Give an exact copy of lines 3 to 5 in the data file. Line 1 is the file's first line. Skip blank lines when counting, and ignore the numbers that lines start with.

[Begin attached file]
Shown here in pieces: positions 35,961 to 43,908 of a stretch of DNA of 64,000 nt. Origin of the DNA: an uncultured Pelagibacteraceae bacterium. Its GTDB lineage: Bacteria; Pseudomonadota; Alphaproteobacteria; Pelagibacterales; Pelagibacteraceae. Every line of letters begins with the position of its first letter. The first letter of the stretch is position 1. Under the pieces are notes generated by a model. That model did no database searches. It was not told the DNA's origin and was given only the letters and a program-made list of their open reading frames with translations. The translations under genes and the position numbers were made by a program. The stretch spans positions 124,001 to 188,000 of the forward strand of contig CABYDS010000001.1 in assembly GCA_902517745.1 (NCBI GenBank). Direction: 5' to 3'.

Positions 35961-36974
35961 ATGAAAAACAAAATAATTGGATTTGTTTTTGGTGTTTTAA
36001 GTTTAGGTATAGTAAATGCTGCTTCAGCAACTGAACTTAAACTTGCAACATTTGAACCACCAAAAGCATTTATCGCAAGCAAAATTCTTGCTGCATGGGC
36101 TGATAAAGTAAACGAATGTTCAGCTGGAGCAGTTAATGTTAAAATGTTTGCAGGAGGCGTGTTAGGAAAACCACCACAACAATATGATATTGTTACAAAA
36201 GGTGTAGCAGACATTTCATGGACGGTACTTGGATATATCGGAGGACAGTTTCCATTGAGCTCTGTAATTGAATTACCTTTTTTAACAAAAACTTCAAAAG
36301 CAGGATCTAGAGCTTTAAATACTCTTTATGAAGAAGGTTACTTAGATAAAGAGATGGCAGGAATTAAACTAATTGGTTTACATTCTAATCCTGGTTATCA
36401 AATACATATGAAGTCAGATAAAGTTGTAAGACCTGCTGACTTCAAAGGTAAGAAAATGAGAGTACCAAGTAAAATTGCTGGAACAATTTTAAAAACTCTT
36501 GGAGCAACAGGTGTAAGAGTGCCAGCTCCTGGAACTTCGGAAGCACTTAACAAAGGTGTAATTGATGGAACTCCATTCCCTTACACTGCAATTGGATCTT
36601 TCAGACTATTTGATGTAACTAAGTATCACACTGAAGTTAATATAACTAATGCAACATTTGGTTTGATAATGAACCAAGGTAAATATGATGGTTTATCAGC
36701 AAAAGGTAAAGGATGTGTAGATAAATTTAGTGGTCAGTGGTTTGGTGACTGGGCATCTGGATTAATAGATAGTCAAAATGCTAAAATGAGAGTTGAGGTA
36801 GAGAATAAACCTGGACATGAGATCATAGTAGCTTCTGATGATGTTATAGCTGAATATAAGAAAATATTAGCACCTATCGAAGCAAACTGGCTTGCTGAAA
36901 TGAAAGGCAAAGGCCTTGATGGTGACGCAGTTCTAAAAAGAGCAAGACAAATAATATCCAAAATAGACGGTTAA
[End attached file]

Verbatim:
35961 ATGAAAAACAAAATAATTGGATTTGTTTTTGGTGTTTTAA
36001 GTTTAGGTATAGTAAATGCTGCTTCAGCAACTGAACTTAAACTTGCAACATTTGAACCACCAAAAGCATTTATCGCAAGCAAAATTCTTGCTGCATGGGC
36101 TGATAAAGTAAACGAATGTTCAGCTGGAGCAGTTAATGTTAAAATGTTTGCAGGAGGCGTGTTAGGAAAACCACCACAACAATATGATATTGTTACAAAA